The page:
East African Yellowwood

Afrocarpus gracilior

Family: Podocarpaceae
Genus: Afrocarpus (af-roh-KAR-pus) (Info)
Species: gracilior (grass-IL-ee-or) (Info)
Synonym:Podocarpus gracilior
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Foliage Color:

Unknown - Tell us

Bloom Characteristics:

Unknown - Tell us

Water Requirements:

Average Water Needs; Water regularly; do not overwater

Where to Grow:

Unknown - Tell us


15-20 ft. (4.7-6 m)

20-30 ft. (6-9 m)

30-40 ft. (9-12 m)

over 40 ft. (12 m)


8-10 ft. (2.4-3 m)

10-12 ft. (3-3.6 m)

12-15 ft. (3.6-4.7 m)


USDA Zone 9a: to -6.6 C (20 F)

USDA Zone 9b: to -3.8 C (25 F)

USDA Zone 10a: to -1.1 C (30 F)

USDA Zone 10b: to 1.7 C (35 F)

USDA Zone 11: above 4.5 C (40 F)

Sun Exposure:

Full Sun


Seed is poisonous if ingested

All parts of plant are poisonous if ingested

Bloom Color:


Bloom Time:

Unknown - Tell us


Grown for foliage


Other details:

Unknown - Tell us

Soil pH requirements:

5.6 to 6.0 (acidic)

6.1 to 6.5 (mildly acidic)

6.6 to 7.5 (neutral)

Patent Information:


Propagation Methods:

From seed; sow indoors before last frost

Seed Collecting:

Remove fleshy coating on seeds before storing

Unblemished fruit must be significantly overripe before harvesting seed; clean and dry seeds


This plant has been said to grow in the following regions:

Concord, California

Fallbrook, California

Long Beach, California

Norwalk, California

Pasadena, California

Perris, California

Reseda, California

Rocklin, California

San Rafael, California

Santa Cruz, California

Spring Valley, California

Sunnyvale, California

Ventura, California

Visalia, California

Bartow, Florida

Hobe Sound, Florida

Port Charlotte, Florida

Vero Beach, Florida

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Gardeners' Notes:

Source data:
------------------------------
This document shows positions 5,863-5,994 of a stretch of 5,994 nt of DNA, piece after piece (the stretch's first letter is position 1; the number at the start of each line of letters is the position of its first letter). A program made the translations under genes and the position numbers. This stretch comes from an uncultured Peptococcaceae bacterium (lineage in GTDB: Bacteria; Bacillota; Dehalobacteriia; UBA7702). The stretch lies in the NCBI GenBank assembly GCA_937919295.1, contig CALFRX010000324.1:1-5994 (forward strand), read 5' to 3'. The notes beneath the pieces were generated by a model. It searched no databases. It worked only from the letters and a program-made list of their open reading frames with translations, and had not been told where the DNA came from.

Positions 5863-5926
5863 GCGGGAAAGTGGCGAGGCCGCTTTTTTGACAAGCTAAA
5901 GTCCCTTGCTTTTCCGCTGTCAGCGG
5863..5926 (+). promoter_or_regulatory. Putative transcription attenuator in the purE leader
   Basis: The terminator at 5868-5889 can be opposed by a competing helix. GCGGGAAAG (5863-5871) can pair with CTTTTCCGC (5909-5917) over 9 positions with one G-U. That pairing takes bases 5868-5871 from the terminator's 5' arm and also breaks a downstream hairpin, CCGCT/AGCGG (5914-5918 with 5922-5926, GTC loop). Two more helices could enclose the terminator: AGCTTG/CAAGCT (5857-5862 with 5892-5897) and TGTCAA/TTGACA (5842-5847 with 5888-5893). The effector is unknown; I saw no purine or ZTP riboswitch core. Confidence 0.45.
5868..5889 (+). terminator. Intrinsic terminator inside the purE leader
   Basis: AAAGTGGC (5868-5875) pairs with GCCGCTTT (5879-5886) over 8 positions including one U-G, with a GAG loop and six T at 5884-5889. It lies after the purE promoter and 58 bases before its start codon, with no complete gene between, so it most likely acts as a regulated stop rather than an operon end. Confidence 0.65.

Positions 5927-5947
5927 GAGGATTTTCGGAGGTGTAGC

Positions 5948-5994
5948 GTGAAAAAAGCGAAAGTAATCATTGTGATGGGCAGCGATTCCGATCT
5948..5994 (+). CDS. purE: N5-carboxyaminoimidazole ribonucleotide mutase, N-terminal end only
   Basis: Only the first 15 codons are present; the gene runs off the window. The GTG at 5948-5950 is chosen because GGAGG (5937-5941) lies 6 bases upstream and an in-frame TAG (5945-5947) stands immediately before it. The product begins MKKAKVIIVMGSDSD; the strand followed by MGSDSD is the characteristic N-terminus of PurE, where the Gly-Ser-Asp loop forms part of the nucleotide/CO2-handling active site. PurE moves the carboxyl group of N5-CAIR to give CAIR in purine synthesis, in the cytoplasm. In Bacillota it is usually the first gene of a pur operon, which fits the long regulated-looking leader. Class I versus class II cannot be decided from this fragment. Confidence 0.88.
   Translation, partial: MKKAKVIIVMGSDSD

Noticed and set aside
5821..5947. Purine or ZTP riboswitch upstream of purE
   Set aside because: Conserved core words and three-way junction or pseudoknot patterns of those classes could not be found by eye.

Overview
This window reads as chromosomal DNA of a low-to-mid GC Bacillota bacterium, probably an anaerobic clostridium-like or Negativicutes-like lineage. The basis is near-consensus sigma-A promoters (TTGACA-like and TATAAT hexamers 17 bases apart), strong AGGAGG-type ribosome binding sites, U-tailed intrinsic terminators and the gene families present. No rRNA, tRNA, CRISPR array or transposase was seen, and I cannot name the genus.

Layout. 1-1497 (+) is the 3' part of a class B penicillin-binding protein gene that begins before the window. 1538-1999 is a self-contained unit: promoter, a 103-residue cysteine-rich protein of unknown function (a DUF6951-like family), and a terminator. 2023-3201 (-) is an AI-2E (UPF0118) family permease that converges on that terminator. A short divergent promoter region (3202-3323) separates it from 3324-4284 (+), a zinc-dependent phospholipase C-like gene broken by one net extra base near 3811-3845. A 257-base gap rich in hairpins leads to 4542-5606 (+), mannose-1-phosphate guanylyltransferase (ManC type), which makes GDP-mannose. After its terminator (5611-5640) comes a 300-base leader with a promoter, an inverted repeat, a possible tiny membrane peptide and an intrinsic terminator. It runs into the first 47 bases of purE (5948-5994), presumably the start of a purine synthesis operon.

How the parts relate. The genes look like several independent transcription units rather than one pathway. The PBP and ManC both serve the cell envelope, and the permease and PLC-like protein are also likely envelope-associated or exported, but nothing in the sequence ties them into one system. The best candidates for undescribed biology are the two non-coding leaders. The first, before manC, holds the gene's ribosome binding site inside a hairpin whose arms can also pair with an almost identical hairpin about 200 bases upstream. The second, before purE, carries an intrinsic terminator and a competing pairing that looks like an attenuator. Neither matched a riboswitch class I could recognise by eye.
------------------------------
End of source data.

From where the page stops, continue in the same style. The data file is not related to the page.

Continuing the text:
On Sep 8, 2015, sidcorsini from Fremont, CA wrote:

There are 7 of these that have grown to 70-90 feet in height in my neighbour's yard. They have raised the fence about 4 inches, cracked my pool decking, and daily, drop hundreds of needle-like leaves into my pool. My skimmers are always full, and the leaves pass through everything right to the canister filters. The leaves affect my ph as well. My usage of muriatic acid is absurd. The small dark fruits these trees produce will stain your plaster as well. These trees dont seem to have pests, but are horribly messy and should never be upwind of any pool.


On Jul 3, 2012, WmCanard from Sunnyvale, CA wrote:

A very poor choice anywhere near a pool. The invasive roots have lifted my pool deck (over $900 in damage) and the dense shade prevents the solar blanket from working. There is a constant stream of falling leaves. They roll up around the stiff mid-rib and have a sharp pointed end. They quickly clog the filter baskets. If one of the needles gets into the pool filter, it stabs right though the filter webs, requiring their replacement.

It may make a good shade tree, just keep it 50 feet down wind from a pool.


On Oct 4, 2010, peachesfinnigan from Soquel, CA wrote:

Does anyone know if this is poisonous form dogs?


On Jul 19, 2009, flaflwrgrl from North Central , FL (Zone 8b) wrote: